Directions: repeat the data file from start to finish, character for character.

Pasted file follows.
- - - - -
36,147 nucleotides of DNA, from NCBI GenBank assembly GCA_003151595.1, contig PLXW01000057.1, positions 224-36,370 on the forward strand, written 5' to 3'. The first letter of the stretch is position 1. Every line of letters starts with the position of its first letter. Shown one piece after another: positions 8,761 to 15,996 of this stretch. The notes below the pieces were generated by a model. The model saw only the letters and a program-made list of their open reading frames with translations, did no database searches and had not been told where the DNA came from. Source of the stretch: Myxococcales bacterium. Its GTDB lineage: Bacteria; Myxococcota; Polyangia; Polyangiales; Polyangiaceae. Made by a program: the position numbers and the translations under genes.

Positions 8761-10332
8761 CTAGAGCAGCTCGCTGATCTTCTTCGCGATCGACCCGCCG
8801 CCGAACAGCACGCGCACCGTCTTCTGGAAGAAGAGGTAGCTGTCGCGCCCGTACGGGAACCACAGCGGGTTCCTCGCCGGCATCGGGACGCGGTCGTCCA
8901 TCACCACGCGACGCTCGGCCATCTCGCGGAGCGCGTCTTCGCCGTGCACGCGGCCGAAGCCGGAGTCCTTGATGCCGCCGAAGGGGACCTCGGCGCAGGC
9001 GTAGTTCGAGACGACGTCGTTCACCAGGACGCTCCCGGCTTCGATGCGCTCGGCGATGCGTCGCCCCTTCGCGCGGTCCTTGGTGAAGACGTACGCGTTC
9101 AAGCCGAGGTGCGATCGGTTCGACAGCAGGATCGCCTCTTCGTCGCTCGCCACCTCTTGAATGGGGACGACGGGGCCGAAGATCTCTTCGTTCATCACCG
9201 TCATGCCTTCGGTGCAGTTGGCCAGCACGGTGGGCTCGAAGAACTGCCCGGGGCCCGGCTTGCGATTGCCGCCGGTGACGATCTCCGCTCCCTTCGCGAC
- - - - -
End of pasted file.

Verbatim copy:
36,147 nucleotides of DNA, from NCBI GenBank assembly GCA_003151595.1, contig PLXW01000057.1, positions 224-36,370 on the forward strand, written 5' to 3'. The first letter of the stretch is position 1. Every line of letters starts with the position of its first letter. Shown one piece after another: positions 8,761 to 15,996 of this stretch. The notes below the pieces were generated by a model. The model saw only the letters and a program-made list of their open reading frames with translations, did no database searches and had not been told where the DNA came from. Source of the stretch: Myxococcales bacterium. Its GTDB lineage: Bacteria; Myxococcota; Polyangia; Polyangiales; Polyangiaceae. Made by a program: the position numbers and the translations under genes.

Positions 8761-10332
8761 CTAGAGCAGCTCGCTGATCTTCTTCGCGATCGACCCGCCG
8801 CCGAACAGCACGCGCACCGTCTTCTGGAAGAAGAGGTAGCTGTCGCGCCCGTACGGGAACCACAGCGGGTTCCTCGCCGGCATCGGGACGCGGTCGTCCA
8901 TCACCACGCGACGCTCGGCCATCTCGCGGAGCGCGTCTTCGCCGTGCACGCGGCCGAAGCCGGAGTCCTTGATGCCGCCGAAGGGGACCTCGGCGCAGGC
9001 GTAGTTCGAGACGACGTCGTTCACCAGGACGCTCCCGGCTTCGATGCGCTCGGCGATGCGTCGCCCCTTCGCGCGGTCCTTGGTGAAGACGTACGCGTTC
9101 AAGCCGAGGTGCGATCGGTTCGACAGCAGGATCGCCTCTTCGTCGCTCGCCACCTCTTGAATGGGGACGACGGGGCCGAAGATCTCTTCGTTCATCACCG
9201 TCATGCCTTCGGTGCAGTTGGCCAGCACGGTGGGCTCGAAGAACTGCCCGGGGCCCGGCTTGCGATTGCCGCCGGTGACGATCTCCGCTCCCTTCGCGAC